A Severe Mercy

book by Sheldon Vanauken

A Severe Mercy (1977) is an autobiographical work by Sheldon Vanauken about love and the search for faith.


  • So many of the books, the best-loved ones, had been about England, and of course the poems were England itself.
    • Ch. 1
  • That nameless something that had stopped his heart was Beauty.
    • Ch. 1
  • He was suddenly overwhelmed with the revelation that what makes life worth living is, precisely, the emotions. But, then — this was awful! — maybe girls with their tears and laughter were getting more out of life. Shattering!
    • Ch. 1
  • Lewis had been his mainstay in this half-year of sounding the depths of his grief. It was he who had said that Davy's death was a severe mercy. A severe mercy — the phrase haunted him: a mercy that was as severe as death, a death that was as merciful as love. For it had been death in love, not death of love. Love can die in many ways, most of them far more terrible than physical death; and if all natural love must die one way or another, Davy's death — he and she in love — was the death that hinted at springtime and rebirth. Sitting there on the rough wood of the bridge, he remembered his absolute knowing — something beyond faith or belief — in the moments after her death, in that suddenly empty room, that she still was. She had not ceased with that last light breath.
    She and he would meet again.
    • Ch. 1
  • We met angrily in the dead of winter.
    • Ch. 2
  • If one of us likes anything, there must be something to like in it — and the other one must find it. Every single thing that either of us likes. That way we shall create a thousand strands, great and small, that will link us together. Then we shall be so close that it would be impossible — unthinkable — for either of us to suppose that we could ever recreate such closeness with anyone else. And our trust in each other will not only be based on love and loyalty but on the fact of a thousand sharings — a thousand strands twisted into something unbreakable.
    • Ch. 2
  • [Her death] saved our love from perishing in one of the other ways that love could perish. Would I not rather our love go through death than hate?
    • Ch. 2
  • When she was launched, Davy christened her, breaking a bottle of wine against the lovely-curving bow, and crying as the schooner slipped into the water: "Keep us out of the set ways of life!"
    • Ch. 3
  • Christianity has the ring, the feel of unique truth. Of essential truth. By it, life is made full instead of empty, meaningful instead of meaningless.
    • Ch. 4
  • A choice was necessary: and there is no certainty. One can only choose a side. So I — I now choose my side: I choose beauty; I choose what I love. But choosing to believe is believing.
    • Ch. 4
  • But I — I a Christian! I, who had been wont to regard Christians with pitying dislike, must now confess myself to be one.
    • Ch. 5
  • But, though I wouldn't have admitted it, even to myself, I didn't want God aboard. He was too heavy. I wanted Him approving from a considerable distance.
    • Ch. 6
  • It was a whip-poor-will whistling his liquid song, another one answering in the distance. We sat there a long time, holding hands, as the stars came out. This was the Virginia we loved.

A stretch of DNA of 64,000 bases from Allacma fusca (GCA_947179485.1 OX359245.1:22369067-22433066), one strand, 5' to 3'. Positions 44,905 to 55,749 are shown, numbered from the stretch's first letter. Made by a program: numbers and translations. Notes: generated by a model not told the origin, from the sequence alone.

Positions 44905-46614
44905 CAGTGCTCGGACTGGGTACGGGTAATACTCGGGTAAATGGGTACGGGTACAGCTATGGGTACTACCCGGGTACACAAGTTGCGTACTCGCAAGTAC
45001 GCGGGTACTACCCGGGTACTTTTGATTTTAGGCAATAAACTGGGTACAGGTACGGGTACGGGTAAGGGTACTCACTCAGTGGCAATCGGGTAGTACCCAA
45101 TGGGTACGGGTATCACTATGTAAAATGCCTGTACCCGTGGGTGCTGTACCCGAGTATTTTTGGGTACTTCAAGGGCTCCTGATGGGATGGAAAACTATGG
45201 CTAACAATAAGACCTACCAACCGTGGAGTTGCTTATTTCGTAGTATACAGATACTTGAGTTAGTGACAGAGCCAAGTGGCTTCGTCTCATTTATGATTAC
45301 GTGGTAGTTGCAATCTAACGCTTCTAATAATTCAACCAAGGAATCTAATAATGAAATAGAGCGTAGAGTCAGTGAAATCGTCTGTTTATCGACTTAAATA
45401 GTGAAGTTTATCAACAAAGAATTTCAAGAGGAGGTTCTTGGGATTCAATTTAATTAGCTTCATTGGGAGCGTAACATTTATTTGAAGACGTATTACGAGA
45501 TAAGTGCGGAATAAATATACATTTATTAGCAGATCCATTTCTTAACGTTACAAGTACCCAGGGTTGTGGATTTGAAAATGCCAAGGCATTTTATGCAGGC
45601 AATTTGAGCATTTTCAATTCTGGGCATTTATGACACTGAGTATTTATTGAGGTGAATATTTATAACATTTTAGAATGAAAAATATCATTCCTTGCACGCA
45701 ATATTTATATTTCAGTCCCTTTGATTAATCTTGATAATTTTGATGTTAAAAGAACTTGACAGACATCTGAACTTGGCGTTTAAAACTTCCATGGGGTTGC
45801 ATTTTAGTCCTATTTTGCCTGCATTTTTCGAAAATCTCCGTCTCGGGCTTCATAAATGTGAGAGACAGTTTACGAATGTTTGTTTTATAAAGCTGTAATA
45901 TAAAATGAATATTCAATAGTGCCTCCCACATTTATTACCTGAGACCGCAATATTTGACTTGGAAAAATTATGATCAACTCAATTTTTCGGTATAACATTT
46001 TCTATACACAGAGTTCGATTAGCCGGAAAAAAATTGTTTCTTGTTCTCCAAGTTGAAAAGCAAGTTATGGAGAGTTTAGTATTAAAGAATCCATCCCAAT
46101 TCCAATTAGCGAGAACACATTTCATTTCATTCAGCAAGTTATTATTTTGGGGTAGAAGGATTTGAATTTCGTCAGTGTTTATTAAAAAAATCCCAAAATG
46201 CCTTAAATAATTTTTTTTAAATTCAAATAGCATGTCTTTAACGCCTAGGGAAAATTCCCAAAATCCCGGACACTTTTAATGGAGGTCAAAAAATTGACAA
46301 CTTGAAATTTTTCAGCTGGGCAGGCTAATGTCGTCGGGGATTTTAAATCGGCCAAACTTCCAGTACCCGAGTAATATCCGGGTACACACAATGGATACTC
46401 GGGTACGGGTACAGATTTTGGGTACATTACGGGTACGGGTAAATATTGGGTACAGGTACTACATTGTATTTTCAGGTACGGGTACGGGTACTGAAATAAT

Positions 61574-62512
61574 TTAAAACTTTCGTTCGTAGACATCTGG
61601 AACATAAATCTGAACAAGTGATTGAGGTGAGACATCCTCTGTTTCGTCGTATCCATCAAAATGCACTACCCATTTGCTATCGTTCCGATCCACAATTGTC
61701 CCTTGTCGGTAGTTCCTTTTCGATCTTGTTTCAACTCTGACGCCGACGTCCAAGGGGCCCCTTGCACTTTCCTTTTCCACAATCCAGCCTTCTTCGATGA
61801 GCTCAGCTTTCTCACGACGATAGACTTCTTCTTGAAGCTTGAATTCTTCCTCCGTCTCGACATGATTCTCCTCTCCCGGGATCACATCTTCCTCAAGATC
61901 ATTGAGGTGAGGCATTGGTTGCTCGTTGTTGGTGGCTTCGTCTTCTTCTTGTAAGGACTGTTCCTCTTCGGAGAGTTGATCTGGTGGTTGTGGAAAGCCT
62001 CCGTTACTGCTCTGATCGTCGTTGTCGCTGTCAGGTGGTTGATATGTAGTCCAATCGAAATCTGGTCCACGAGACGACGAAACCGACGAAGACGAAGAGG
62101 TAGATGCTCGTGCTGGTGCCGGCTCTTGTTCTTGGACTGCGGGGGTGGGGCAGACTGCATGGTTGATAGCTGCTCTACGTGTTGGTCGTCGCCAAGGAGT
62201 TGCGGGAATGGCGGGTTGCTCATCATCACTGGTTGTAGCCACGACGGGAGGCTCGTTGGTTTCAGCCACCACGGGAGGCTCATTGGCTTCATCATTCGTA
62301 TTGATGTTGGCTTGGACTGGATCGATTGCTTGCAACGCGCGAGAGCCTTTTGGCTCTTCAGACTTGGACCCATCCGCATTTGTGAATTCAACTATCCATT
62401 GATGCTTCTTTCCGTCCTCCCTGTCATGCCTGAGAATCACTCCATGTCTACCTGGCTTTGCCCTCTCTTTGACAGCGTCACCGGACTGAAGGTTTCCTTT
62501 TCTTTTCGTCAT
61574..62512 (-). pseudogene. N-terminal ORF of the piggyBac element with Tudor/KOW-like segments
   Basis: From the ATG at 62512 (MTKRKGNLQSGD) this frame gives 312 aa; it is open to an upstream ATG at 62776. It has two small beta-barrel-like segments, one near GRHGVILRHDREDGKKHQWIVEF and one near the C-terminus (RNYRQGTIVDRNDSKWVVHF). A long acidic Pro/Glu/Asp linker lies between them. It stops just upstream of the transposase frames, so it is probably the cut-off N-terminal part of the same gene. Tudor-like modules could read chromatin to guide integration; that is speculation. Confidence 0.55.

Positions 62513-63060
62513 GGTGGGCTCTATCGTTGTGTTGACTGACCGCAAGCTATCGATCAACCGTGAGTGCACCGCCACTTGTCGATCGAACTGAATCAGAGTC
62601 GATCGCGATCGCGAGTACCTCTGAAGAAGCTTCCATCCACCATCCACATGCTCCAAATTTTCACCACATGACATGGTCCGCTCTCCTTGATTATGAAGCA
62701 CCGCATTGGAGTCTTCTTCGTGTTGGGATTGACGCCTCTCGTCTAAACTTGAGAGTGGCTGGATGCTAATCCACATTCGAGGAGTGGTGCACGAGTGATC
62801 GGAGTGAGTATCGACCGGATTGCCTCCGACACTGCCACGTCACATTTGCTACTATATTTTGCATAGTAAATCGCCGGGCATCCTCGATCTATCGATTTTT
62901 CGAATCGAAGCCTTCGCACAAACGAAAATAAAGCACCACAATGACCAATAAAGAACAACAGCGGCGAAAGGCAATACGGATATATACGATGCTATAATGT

• Ch. 6
  • Davy, too, was saying farewell to the wind, farewell to the wind and sky, watching it all go, fade away, die — and thanking God. And yet she was human, heart-breakingly human, and she did not want to die.
    • Ch. 7
  • We had had what we had chosen, not business success or scholarly acclaim but a great love.
    • Ch. 7
Full fathom five thy father lies;
Of his bones are coral made;
Those are pearls that were his eyes;
Nothing of him that doth fade,
But doth suffer a sea-change
Into something rich and strange.
  • As nearly as a lover can do, I was seeing the whole of her — a wholeness I would never lose — and knowing her soul.
    • Ch. 8
  • The future dream charms us because of its timelessness; and I think most of the charm we see in the "good old days" is no less an illusion of timelessness.
    • Ch. 9
  • Sometimes — more precisely, some-not-times — we find "the still point of the turning world". All our most lovely moments perhaps are timeless.
At the still point of the turning world. Neither flesh nor fleshless;
Neither from nor towards; at the still point, there the dance is,
But neither arrest nor movement.
And do not call it fixity,
Where past and future are gathered. Neither movement from nor towards,
Neither ascent nor decline. Except for the point, the still point,
There would be no dance, and there is only the dance.
I can only say, there we have been: but I cannot say where
And I cannot say, how long, for that is to place it in time.
  • We live in time as we live in the air we breathe. And we love the air — who has not taken deep breaths of pure, fresh country air, just for the pleasure of it? How strange that we cannot love time.
    • Ch. 9
  • Instantly I was overwhelmed — by Oxford. The air itself — the familiar mixture of coal smoke and mist.
    • Ch. 10
  • If, indeed, grief is a response to the presence — seeming or real — of the dead, then the end of grief might correspond to some necessary turning away on their part.
    • Ch. 10
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